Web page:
January 4, 2016

State of the Potato 2016 – Promotion, Profits and Potassium

5 Questions with Dr. Samuel Essah, from Colorado State University’s San Luis Valley Research Center

With 2015 production higher than recent years and fading consumer consumption[1], the potato industry faces both challenges and opportunities in 2016, according to Samuel Essah, Ph.D., associate professor, Colorado State University’s San Luis Valley Research Center. Despite an oversaturated market, Dr. Essah shares how growers can still protect profits and promote potato sales in 2016.

1. How will the high potato production in 2015 affect growers?

Higher potato production always floods the market, driving prices down. In turn, revenue goes down for potato growers.

2. What new trends or strategies do you predict will help elevate potato profits in 2016?


There is much opportunity for the potato industry to brand varieties according to specific qualities – such as nutritional or health benefits. For example, Purple Majesty, a potato variety having purple skin and flesh, is known to have high antioxidant properties and an ability to reduce high blood pressure. Educating consumers about the Purple Majesty’s desirable nutritional and health benefits, and branding its variety-specific qualities, creates consumer demand and, in turn, improves sales.

3. Specific to K, what can potato growers do to support crop health and yield?

From many years of research, I recommend the use of sulfate of potash (SOP) as a source of K in potato production. Use of SOP as a source of K improves potato tuber yield and quality. It also improves the resilience of plants against biotic (disease organisms) and abiotic (environmental) stress.

4. When comparing K sources for potatoes, how does SOP fare against muriate of potash (MOP)?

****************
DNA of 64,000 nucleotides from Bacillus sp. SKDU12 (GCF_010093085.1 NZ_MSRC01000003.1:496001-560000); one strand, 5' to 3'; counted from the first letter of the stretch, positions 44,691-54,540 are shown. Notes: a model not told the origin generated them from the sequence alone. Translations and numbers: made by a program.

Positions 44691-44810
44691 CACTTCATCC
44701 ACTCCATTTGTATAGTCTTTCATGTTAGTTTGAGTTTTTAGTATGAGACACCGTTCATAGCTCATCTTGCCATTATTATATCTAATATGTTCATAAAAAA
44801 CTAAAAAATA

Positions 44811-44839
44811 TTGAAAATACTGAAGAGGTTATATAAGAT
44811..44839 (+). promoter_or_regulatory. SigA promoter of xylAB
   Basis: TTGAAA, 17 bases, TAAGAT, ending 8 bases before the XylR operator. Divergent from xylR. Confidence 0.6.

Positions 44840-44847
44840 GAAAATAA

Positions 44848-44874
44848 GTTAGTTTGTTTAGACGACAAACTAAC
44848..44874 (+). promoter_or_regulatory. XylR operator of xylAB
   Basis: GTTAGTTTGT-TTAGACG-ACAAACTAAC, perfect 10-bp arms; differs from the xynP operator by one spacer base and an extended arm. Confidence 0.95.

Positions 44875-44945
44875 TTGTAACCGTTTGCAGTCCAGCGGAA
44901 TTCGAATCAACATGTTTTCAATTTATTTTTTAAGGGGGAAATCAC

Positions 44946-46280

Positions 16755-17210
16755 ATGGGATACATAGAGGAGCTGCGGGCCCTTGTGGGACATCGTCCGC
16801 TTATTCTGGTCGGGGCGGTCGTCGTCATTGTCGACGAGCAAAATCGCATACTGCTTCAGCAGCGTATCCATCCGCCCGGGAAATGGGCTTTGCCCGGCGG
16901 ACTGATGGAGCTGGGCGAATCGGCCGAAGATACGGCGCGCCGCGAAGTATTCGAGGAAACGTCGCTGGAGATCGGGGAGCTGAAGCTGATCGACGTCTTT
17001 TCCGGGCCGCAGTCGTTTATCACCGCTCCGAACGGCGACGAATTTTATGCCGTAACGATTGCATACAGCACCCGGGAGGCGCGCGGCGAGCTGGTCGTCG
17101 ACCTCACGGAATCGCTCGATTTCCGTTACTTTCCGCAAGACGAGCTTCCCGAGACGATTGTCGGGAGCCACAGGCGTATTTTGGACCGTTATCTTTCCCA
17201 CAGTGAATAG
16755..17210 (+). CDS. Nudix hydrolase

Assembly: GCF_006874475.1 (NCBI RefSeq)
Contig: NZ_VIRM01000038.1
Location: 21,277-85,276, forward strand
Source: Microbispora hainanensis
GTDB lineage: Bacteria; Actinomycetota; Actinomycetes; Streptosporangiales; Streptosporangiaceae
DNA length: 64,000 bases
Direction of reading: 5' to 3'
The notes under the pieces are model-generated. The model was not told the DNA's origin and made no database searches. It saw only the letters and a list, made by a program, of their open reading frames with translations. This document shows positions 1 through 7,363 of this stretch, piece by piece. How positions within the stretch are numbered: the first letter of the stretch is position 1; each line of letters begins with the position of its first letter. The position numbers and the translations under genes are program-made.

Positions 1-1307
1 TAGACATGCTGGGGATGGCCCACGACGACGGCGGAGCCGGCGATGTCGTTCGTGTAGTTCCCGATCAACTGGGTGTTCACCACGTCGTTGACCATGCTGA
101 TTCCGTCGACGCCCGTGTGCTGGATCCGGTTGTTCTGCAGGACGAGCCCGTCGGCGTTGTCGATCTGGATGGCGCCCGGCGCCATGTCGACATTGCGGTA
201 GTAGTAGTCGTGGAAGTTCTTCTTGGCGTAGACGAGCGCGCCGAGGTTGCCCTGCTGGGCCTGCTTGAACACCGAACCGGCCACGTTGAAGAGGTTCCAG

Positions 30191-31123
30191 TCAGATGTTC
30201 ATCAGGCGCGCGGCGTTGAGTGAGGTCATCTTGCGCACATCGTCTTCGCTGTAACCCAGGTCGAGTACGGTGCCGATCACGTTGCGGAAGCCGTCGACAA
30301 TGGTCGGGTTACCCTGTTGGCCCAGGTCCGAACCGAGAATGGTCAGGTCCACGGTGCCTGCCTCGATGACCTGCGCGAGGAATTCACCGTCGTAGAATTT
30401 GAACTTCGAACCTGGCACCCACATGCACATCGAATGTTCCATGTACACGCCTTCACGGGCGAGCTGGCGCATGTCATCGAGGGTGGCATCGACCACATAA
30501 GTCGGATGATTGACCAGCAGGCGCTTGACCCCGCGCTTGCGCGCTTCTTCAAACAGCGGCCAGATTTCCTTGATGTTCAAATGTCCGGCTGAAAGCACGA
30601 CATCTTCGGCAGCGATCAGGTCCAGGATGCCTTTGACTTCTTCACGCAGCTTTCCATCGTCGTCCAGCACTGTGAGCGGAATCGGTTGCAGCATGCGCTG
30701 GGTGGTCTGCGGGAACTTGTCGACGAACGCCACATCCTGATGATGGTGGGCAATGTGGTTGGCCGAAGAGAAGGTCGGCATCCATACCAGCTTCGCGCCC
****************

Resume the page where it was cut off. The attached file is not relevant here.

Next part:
Research has proven  SOP increases yield in premium-size potato tubers. Additionally, using SOP as the K source in potato production increases tuber specific gravity and reduces tuber external defects.

5. Heading into 2016, what else should growers keep in mind for a profitable potato crop?

Each potato cultivar has their own unique set of cultural management requirements to achieve maximum tuber performance. Therefore, to achieve maximum genetic potential, new potato cultivars should be evaluated through research to determine cultural management requirements.

About Dr. Essah

Samuel Essah, Ph.D., associate professor and extension specialist at Colorado State University-Department of Horticulture & Landscape Architecture, leads the Potato Management and Physiology Program at the San Luis Valley Research Center. He’s currently a director of the Potato Association of America and serves as senior editor of the Production and Management Section of the American Journal of Potato Research. Click here to read his complete biography.


Photo Credit:  Purple Majesty potato  image above via